If James Remedies hadn’t pulled Barkevious Mingo into his office at West Monroe High School to give him a reality check, the tall, skinny kid whose first loves were basketball and track and field would have never discovered his innate ability to dominate the gridiron.

Mingo, whom the Browns picked sixth overall Thursday night in the NFL Draft, didn’t play football until his junior year of high school in West Monroe, La. Coaches, teachers and classmates encouraged Mingo to try it sooner, but he resisted. His mother, Barbara Johnson, didn’t want any of her five sons to step on the field because she feared for their safety.

Remedies, though, was determined to convince Mingo he could maximize his skills if he tried to emulate DeMarcus Ware instead of Kobe Bryant.

“I told him, ‘6-5 post players, those are a dime a dozen,’?” Remedies, an assistant principal at West Monroe and a former basketball and football coach, said during a recent phone interview. ‘‘ ‘But 6-5 defensive ends and linebackers that can run like you and can do what I think you can do, those are hard to come by.’

“The way he played on the basketball court, he was just a fierce, fierce competitor. He just had that fire and had that passion. If you put the competitiveness and the athleticism together, that’s a good combination. I just saw him as a great pass rusher, coming off the edge with that quickness.”

Mingo bought the pitch. As a sophomore, he decided to participate in the West Monroe football team’s spring exhibition game against Ouachita Parish High School.

“I still wasn’t too convinced I would be good at it,” Mingo said.

He was wrong.

“I had 15 tackles,” said Mingo, who went on to compile 15 sacks in three seasons as a defensive end at Louisiana State University. “I wasn’t supposed to be the starter. The guy in front of me got hurt on the first or second play. I made a lot of plays. Coaches were behind me telling me where to go, but just off instinct, it came easy.”

West Monroe is a prep football powerhouse in Class 5A, the highest classification in Louisiana. The program has played for a state championship in 14 of the past 20 years, winning eight titles, so its coaches are not easily impressed.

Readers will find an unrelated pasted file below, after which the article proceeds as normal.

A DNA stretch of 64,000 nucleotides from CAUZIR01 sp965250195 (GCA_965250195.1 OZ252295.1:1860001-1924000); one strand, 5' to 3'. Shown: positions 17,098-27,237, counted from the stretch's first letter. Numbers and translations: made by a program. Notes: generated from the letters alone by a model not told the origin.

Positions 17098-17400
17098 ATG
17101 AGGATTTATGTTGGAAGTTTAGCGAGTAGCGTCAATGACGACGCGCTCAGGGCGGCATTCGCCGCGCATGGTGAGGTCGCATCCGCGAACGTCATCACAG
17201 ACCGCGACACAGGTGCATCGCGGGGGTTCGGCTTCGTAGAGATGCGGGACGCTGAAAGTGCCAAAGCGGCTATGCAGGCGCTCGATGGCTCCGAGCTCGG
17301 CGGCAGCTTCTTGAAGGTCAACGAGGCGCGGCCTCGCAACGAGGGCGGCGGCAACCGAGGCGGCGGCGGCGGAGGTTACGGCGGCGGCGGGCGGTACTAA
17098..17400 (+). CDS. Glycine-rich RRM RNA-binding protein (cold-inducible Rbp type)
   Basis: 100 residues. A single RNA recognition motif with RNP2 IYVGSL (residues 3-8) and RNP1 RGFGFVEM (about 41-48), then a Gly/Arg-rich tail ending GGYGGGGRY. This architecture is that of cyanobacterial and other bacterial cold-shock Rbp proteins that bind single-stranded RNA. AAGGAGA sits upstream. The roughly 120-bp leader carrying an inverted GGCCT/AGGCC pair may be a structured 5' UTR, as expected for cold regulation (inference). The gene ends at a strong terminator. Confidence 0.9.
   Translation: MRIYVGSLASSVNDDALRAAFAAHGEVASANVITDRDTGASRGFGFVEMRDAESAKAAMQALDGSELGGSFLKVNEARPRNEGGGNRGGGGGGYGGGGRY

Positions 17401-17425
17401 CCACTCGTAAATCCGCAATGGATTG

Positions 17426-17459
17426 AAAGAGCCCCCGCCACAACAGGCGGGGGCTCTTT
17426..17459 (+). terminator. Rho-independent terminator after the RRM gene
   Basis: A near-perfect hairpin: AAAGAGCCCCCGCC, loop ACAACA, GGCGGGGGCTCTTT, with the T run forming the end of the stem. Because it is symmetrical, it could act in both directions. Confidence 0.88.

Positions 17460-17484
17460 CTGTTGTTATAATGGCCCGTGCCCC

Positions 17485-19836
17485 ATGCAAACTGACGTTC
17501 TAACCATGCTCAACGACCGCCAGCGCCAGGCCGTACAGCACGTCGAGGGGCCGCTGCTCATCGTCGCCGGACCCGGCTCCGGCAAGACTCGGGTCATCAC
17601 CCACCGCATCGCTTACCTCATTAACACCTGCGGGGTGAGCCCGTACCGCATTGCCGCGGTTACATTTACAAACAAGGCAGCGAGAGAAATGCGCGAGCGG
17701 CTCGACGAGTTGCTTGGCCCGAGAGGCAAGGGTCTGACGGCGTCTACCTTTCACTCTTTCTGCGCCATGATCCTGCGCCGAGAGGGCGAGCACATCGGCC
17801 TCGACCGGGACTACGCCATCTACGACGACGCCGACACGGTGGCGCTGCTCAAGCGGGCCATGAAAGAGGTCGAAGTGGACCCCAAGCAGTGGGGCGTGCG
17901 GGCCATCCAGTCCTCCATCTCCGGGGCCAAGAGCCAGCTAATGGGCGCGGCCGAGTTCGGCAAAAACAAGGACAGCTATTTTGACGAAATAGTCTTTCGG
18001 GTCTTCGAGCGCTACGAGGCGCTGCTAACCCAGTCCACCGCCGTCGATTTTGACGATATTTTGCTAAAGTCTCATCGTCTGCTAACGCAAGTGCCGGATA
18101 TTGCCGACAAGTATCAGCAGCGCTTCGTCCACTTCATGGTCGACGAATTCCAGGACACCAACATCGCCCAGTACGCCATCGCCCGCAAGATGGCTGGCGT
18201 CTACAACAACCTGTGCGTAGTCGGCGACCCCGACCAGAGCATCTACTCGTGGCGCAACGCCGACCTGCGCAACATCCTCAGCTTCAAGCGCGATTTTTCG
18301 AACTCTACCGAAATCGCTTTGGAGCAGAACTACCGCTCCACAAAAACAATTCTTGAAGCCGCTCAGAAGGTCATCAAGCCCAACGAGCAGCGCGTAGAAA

But Jerry Arledge, West Monroe’s defensive coordinator since 1992, immediately realized Mingo would become a star.

“He took to football like a duck takes to water, and in a short period of time, he was making plays all over the field,” Arledge said during a recent phone interview. “He had a great, great motor. After that first year of high school football, he made first-team all state.”

As a junior in 2007, Mingo compiled 66 tackles, including six sacks and 12 tackles for loss. He earned first-team all-state honors again as a senior, tallying 59 tackles, including seven sacks and 11 tackles for loss, to go along with four forced fumbles and seven fumble recoveries.

“When I started playing football, I just got it quickly,” Mingo said. “After the first year, [I was] getting some [scholarship] offers. Then I knew that I could hopefully one day make the jump to the NFL. The success I had late is surreal.”

Mingo’s meteoric rise isn’t quite on par with the one Brigham Young defensive end Ezekiel “Ziggy” Ansah has experienced. Ansah, a Ghana native, played only three seasons of football before the Detroit Lions selected him fifth overall, one slot ahead of Mingo, on Thursday.

Still, the 6-foot-4, 237-pound Mingo has played only five seasons of football, two at West Monroe and three at LSU, where he redshirted as a freshman. Most NFL players have been entrenched in the sport since they were young children.

“I felt like as soon as we put those pads on him that he could be a tremendous football player, and I’ve never been associated with a success story as great as this one,” Arledge said. “It just blows my mind that a kid that waited until his junior year to get involved with football and to have the success that he’s had, it’s just mind-boggling to me.”

Arledge has been a part of some other good stories, too. Cincinnati Bengals offensive tackle Andrew Whitworth and free-agent linebacker Bradie James, who played for the Houston Texans last year and the Dallas Cowboys the previous nine seasons, are among the players he coached at West Monroe.

But Mingo’s natural prowess sets him apart.

Once Mingo joined his high school team, Arledge switched West Monroe’s defense from a 4-3 scheme to a 3-4 simply because he thought Mingo would become an unstoppable force as a pass-rushing outside linebacker, and he didn’t disappoint. Mingo then converted to defensive end at LSU, and now he’s being asked to move to outside linebacker in the 3-4, multifront system of Browns defensive coordinator Ray Horton.

Those who witnessed Mingo launch his football career have no doubt he’ll adapt and succeed at the highest level.

“He’s a freak,” Arledge said. “He’s very, very talented. The Good Lord blessed him.”

Nate Ulrich can be reached at nulrich@thebeaconjournal.com. Read the Browns blog at https://ohio.com/browns. Follow him on Twitter at www.twitter.com/NateUlrichABJ and on Facebook www.facebook.com/browns.abj.